Failure to Adopt Recovery Plan Threatens Survival of Pacific Bluefin Tuna

Failure to Adopt Recovery Plan Threatens Survival of Pacific Bluefin Tuna


Inability to agree on a recovery plan for Pacific bluefin tuna at a meeting of the fisheries commission for the eastern Pacific Ocean presents a major risk to the seriously depleted species.

The commission was also unable to reduce fishing capacity that currently exceeds the optimal scientifically recommended level by at least 50 per cent.

Pacific bluefin tuna (Thunnus thynnus) schooling, Mexico. (Photo by: © / Visuals Unlimited / WWF)

Pacific bluefin tuna (Thunnus thynnus) schooling, Mexico.
(Photo by: © / Visuals Unlimited / WWF)

“It is extremely disappointing that the negotiations have produced so little in the way of protecting Pacific bluefin tuna stocks,” said Pablo Guerrero, WWF’s Eastern Pacific Ocean Tuna Coordinator.

“A rigorous recovery plan with strict measures, especially to protect juveniles, could have offered a chance for this fishery to recover. The failure to reach a decision means Pacific bluefin remain in danger of further depletion.”

According to scientists, the breeding stock of Pacific bluefin tuna are at only 4 per cent of original levels. This is the lowest level ever seen for any of the bluefin species. Ninety per cent of the current catch are juveniles that have yet to breed. As the 21 country members of the Inter-American Tropical Tuna Commission delayed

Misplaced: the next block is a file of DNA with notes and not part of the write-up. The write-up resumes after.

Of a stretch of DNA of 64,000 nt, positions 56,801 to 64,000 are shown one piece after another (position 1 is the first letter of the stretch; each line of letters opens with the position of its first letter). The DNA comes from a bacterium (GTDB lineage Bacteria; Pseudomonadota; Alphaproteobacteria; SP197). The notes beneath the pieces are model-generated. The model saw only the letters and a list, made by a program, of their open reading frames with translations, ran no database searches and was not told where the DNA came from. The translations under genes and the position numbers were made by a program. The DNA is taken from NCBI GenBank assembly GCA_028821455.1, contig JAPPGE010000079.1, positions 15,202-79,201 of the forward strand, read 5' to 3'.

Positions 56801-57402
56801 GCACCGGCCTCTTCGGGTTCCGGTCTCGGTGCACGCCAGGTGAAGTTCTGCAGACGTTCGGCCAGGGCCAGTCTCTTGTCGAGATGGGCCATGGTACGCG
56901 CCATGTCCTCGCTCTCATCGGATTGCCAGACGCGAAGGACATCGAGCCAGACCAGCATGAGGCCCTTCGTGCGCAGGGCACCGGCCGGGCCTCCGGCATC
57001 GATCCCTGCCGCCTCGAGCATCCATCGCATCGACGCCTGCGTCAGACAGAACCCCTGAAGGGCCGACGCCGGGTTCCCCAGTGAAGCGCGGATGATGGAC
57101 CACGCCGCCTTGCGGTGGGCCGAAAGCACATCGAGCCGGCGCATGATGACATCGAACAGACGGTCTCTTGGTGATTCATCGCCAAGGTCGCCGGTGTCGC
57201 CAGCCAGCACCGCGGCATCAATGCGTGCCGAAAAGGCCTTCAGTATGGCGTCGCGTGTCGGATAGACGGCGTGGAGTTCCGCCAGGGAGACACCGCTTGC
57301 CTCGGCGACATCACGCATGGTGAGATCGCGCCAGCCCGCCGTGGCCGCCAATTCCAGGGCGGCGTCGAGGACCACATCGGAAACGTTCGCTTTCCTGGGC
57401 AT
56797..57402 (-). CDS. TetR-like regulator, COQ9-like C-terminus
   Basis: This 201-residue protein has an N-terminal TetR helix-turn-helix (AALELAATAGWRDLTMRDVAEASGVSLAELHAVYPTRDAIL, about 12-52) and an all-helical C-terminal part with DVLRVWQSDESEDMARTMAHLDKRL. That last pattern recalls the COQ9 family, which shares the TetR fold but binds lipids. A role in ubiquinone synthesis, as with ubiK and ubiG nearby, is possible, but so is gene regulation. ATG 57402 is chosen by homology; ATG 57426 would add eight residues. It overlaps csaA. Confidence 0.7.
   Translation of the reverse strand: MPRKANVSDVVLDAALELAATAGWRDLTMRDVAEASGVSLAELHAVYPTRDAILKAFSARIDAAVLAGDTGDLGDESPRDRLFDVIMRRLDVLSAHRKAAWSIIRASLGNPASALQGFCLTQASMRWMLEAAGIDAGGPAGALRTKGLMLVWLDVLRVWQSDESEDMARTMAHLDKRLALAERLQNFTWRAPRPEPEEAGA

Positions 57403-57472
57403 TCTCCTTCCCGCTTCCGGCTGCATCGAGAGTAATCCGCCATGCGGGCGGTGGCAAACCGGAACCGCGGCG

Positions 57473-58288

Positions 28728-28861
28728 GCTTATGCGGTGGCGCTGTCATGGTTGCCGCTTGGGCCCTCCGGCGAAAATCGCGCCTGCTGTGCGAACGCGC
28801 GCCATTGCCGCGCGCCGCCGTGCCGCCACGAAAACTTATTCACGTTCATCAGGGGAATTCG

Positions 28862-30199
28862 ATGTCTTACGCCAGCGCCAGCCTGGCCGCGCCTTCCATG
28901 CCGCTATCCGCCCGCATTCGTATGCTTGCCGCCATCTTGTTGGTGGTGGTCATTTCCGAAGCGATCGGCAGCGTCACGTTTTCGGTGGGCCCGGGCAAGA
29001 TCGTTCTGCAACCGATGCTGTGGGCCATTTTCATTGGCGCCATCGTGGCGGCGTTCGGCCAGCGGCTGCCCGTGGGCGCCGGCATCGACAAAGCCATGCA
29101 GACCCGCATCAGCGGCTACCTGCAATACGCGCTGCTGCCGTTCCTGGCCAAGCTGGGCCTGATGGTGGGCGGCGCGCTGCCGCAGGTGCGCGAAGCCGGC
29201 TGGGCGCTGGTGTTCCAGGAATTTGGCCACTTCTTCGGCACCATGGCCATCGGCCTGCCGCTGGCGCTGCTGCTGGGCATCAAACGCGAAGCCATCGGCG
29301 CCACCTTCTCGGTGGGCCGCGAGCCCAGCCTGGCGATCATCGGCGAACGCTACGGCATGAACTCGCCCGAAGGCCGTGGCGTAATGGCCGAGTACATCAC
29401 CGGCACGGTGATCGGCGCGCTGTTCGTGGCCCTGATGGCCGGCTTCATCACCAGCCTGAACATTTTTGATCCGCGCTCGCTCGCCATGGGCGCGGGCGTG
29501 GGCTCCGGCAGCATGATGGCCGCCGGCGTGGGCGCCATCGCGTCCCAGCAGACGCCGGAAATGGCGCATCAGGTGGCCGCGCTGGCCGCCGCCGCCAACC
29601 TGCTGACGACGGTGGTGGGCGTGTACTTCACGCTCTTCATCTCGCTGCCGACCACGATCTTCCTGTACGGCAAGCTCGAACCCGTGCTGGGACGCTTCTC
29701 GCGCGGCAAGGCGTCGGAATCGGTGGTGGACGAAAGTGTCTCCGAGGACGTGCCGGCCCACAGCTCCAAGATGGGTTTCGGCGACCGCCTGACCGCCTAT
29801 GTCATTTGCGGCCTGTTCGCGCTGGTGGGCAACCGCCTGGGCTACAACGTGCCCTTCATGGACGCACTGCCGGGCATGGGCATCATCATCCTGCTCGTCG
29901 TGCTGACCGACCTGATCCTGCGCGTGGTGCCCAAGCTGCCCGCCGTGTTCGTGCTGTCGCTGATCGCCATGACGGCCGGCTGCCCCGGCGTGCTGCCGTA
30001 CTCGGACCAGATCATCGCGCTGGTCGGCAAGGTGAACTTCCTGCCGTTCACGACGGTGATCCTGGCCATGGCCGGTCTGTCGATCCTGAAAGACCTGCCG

important decisions to save Pacific tuna stocks, conservation measures need to be adopted by the Western and Central Pacific Fisheries Commission in Bali, Indonesia later this year to secure the future of the fishery. WWF is also concerned about tuna fishing over-capacity in the eastern Pacific Ocean as indicated by declining yellowfin and bigeye tuna stocks.

As disputes and claims for new capacity continued within the commission, nations were unable to reach clear agreements to design a reduction plan to reach the optimum capacity level for purse seine vessels established in the regional plan for capacity management in 2005. Current capacity largely exceeds limits established by the plan.

The fisheries commission also could not reach a consensus around a conservation measure to protect silky sharks in the eastern Pacific Ocean. Scientists have proven that the population of silky sharks has been in sharp decline over the last decade, and therefore recommended the adoption of precautionary measures to promote species recovery.

A positive outcome of the meeting was the approval of good practices for handling manta rays aboard purse seiners, including prohibiting the use of hooks to move the rays.

A commission decision to allow the collection and analysis of data on fish aggregating devices will give scientists access to information that will allow them to perform comprehensive analyses to advance the adoption of science-based management measures using the devices.

(Story courtesy of WWF.)

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